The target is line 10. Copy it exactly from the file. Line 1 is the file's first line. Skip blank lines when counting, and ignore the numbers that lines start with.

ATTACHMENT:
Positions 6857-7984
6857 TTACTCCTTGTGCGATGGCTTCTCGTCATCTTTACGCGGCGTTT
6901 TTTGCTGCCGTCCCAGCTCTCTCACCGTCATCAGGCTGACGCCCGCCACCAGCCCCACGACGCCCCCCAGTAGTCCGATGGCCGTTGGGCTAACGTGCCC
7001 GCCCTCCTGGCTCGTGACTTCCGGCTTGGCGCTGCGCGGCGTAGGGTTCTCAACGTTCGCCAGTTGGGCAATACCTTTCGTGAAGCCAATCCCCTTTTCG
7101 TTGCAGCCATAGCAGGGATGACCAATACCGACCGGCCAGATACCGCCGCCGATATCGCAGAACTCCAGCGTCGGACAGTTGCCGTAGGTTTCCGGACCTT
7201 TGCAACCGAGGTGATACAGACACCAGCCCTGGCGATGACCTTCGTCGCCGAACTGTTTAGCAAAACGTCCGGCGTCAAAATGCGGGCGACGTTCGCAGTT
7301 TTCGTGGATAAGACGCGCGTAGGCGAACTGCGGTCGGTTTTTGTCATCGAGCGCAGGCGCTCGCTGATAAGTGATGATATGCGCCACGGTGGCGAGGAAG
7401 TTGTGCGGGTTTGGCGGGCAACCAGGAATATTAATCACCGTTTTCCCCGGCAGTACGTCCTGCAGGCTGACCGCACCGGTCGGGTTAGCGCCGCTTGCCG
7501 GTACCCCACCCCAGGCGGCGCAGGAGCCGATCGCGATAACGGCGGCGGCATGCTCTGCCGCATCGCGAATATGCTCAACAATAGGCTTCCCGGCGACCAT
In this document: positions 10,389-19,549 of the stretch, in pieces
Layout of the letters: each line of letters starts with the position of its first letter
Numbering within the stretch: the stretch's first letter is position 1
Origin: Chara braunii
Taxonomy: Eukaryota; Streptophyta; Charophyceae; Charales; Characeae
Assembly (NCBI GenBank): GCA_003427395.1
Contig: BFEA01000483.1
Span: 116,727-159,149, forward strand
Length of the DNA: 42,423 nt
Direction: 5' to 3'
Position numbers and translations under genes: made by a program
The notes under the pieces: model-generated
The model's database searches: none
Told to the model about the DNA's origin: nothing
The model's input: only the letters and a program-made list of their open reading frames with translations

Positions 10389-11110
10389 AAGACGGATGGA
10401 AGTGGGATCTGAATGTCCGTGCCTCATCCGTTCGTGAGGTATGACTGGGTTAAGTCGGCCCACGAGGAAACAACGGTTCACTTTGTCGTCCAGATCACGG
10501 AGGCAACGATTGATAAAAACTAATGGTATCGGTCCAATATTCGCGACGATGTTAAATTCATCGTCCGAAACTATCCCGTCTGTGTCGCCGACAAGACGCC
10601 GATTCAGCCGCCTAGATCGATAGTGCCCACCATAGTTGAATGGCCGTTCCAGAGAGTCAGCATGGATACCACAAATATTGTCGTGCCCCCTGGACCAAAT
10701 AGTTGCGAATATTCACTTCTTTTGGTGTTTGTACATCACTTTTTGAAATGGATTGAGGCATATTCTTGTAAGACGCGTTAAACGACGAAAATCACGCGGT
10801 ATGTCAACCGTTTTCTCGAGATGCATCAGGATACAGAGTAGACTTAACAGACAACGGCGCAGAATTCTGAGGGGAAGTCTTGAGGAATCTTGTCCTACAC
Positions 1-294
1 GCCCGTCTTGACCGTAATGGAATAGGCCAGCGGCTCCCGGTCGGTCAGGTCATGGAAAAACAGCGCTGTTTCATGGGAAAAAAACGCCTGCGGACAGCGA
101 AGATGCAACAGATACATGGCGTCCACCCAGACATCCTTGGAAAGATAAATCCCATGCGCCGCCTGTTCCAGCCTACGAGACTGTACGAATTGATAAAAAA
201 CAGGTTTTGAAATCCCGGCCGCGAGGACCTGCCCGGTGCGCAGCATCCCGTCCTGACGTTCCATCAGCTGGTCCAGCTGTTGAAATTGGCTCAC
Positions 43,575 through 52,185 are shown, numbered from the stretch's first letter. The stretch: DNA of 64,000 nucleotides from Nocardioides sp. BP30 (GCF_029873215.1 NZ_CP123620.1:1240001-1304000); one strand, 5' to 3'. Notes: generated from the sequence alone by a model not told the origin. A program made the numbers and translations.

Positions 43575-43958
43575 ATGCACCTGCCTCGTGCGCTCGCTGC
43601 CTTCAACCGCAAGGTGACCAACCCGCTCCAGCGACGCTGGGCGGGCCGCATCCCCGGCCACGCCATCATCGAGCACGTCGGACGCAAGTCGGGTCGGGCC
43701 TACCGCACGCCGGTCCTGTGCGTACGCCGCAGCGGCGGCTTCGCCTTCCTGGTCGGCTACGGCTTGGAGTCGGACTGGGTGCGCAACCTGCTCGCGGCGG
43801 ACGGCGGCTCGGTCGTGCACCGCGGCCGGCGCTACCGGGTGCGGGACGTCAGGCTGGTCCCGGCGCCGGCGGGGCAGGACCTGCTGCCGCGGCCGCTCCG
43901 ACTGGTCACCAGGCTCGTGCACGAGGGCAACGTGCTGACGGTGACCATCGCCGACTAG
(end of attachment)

In this document: positions 10,389-19,549 of the stretch, in pieces